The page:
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Christ heals a Deaf-Mute Man

Landscape with Christ healing the Deaf-Mute

Philippe de Champaigne (1602-1674). University of Michigan Museum of Art. Ann Arbor. Ca. 1650-1655.

Philippe de Champaigne was bon in Brussels, Belgium, in 1602. He received the first training of his given talent of painting from the master Jacques Fouqières (1580/1590-1659). There were many fine painters in Brabant at that time however, especially in Antwerp, so Fouqières and de Champaigne left together for Paris in 1621, where the French royal court grew in splendour. De Champaigne was merely nineteen years old then. Yet he rapidly obtained commissions to work on decorations of Parisian palaces, such as the Palais du Luxembourg. There, he worked with another painter, somewhat older than he, a man called Nicolas Poussin, who would a few years later leave Paris for Rome. With Nicolas Poussin, de Champaigne lived at the Collège de Laon in 1622. Philippe de Champaigne learned mostly landscape painting from Fouqières, and also from Poussin, even though Poussin was in that period more interested in scenes of figures prominently set against a hidden background. De Champaigne gained a reputation as a fine painter, who also always remained sufficiently solemn to be well accepted by the then still strict Parisian courtiers. De Champaigne had worked in the Luxembourg Palace under the direction of Nicolas Duchesne and after a while he married that artist’s daughter so that he had a ready entry to Duchesne’s sponsors. In 1628 de Champaigne’s talent had become so well known that he was remarked by the French Queen, Marie de Medicis. He became her court painter and from that moment on his career was established. In 1648, when the French Academy was formed, de Champaigne was one of its fourteen founding members and in 1653 also one of its professors. He painted for Cardinal Richelieu and for King Louis XIII, in whose favour he remained. By then he was among the three or four most prominent painters of France, receiving commissions from Parisian churches and monasteries as well as from the French Royal Court. It is from that period that dates his ‘Christ healing the Deaf-Mute’.

De Champaigne was a painter from whom it is said that more than any other he epitomizes French Classicism. Much of that categorisation comes from the fact hat in our times mostly only one of his paintings is reproduced in books of art: his ‘Ex-Voto’ picture made in his later years, in 1662, a picture in the Louvre, in which he portrayed two nuns of the Convent of Port-Royal. The nuns are the Mother-Superior Agnès Arnauld and his own daughter, the nun Catherine de Sainte Suzanne Champaigne. De Champaigne’s daughter had fallen gravely ill in 1660 and became progressively paralysed but she recovered after a novena of prayers (nine days of praying) and the care of the Mother-Superior. De Champaigne was henceforth even more influenced by his belief in the pre-established ordnance of the world by God and in the convent Mother Catherine talked to him about how all was ordained, his own fate as well as the fate of his daughter. These thoughts on the fixed world were from the Jansenist movement that centred on Port-Royal. De Champaigne’s style evolved to the austerity and fatality that Jansenism inspired. The strictness can be remarked in most of his portraits of those times and these are usually reproduced in printing. His portraits are for instance of Cardinal Richelieu, of court people living around the Cardinal and around King Louis XIII. So it should be no wonder that rigidity and dry, solemn tones are the main impression we receive from de Champaigne’s portraits. At the end of his life he even retired to Port-Royal and lived in the convent. Now he only painted portraits of his family and friends, such as the Arnauld family, as well as religious themes. His later work is much more sober than the paintings he made in the middle of his life. He died in 1674.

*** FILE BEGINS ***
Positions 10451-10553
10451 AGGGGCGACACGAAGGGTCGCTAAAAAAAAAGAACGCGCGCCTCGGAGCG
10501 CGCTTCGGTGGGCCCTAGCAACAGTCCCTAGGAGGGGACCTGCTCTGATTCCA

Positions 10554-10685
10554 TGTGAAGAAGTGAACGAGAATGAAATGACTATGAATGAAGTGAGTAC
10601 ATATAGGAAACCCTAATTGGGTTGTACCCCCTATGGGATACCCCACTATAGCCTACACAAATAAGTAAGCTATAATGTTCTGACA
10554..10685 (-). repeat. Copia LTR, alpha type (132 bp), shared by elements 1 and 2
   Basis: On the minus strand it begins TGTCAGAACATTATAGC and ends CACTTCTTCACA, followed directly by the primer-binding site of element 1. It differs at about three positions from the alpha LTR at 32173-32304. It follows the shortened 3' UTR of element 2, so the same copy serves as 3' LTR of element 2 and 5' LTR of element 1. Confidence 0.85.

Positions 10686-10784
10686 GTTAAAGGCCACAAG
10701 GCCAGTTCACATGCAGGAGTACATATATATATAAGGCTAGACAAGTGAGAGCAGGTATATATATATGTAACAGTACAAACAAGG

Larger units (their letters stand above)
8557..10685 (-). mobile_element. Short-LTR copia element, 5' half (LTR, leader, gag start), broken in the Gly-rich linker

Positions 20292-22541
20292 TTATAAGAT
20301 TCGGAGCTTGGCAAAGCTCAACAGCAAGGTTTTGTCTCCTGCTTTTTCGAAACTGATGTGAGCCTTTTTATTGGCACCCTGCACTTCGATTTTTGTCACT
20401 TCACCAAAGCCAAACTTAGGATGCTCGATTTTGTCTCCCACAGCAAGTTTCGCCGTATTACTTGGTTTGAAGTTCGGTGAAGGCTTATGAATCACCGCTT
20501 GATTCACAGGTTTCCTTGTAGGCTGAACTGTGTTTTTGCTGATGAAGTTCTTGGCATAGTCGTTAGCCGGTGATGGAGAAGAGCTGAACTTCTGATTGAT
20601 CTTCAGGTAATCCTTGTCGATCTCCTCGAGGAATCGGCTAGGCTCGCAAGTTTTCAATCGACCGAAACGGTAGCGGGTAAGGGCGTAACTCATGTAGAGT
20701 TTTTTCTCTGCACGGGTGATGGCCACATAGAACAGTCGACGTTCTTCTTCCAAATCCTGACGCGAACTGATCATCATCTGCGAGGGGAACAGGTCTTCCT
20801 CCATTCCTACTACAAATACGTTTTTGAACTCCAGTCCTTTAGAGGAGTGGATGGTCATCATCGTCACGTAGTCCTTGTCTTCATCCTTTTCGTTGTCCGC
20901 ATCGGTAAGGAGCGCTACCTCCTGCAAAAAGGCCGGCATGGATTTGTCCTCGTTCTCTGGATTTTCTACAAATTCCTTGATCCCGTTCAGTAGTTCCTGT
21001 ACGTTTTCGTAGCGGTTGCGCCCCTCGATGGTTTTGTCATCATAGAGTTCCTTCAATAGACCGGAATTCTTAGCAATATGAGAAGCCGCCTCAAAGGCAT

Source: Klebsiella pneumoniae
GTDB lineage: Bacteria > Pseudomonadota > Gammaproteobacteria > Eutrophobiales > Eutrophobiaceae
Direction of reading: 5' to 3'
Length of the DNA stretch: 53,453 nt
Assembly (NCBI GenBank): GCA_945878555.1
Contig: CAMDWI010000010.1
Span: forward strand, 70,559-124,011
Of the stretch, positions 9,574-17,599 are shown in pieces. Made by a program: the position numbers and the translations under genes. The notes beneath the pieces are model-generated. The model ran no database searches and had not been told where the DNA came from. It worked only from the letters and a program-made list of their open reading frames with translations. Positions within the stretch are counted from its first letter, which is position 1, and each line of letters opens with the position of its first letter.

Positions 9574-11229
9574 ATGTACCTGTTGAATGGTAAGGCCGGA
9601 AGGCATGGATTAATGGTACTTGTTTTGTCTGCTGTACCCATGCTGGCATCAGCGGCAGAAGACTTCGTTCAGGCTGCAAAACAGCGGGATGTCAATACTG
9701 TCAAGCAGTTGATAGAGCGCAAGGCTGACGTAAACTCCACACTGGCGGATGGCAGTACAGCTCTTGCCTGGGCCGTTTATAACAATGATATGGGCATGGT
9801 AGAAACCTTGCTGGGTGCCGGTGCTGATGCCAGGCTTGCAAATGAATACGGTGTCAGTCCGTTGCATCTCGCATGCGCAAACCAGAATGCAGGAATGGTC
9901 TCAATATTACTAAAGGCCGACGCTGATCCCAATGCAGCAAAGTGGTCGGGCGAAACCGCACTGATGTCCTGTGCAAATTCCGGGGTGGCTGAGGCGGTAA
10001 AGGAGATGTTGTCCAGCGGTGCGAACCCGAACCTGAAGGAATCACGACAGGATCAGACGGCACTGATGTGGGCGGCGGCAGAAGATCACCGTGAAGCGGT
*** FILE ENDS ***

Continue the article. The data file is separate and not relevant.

De Champaigne was not merely the strictly religious painter. He had a very long career and absorbed many elements from Baroque art, from the style of his Flemish colleagues such as Pieter Paul Rubens. He had broad interests and he painted in his long career many subjects. Among these were biblical scenes set in wonderful landscapes. Philippe de Champaigne’s career spanned about fifty years and in that period he was a contemporary of some of the most famous French painters ever, such as Simon Vouet (1590-1640), Georges Lallemant (1575-1636), Claude Vignon (1593-1670), Valentin de Boulogne (1591-1632), Nicolas Tournier (1590-1639), the Le Nain brothers, Charles Le Brun (1616-1690) and the French painters in Rome like Nicolas Poussin (1594-1665) and Claude Gellée called Claude Lorraine (1600-1682). All these painters and Philippe de Champaigne formed the Golden Age of French painting, and that age was Classicist. Later painters were Pierre Patel (1605-1676), Sébastien Bourdon (1616-1671), Lubin Baugin (1612-1663), Jacques Stella (1597-1657), Laurent de la Hyre (1606-1656), Eustache Le Sueur (1616-1655) and Jean-Baptiste Monnoyer (136-1699). In such a company Philippe de Champaigne could nevertheless uphold his reputation, supported and protected by the French royal court.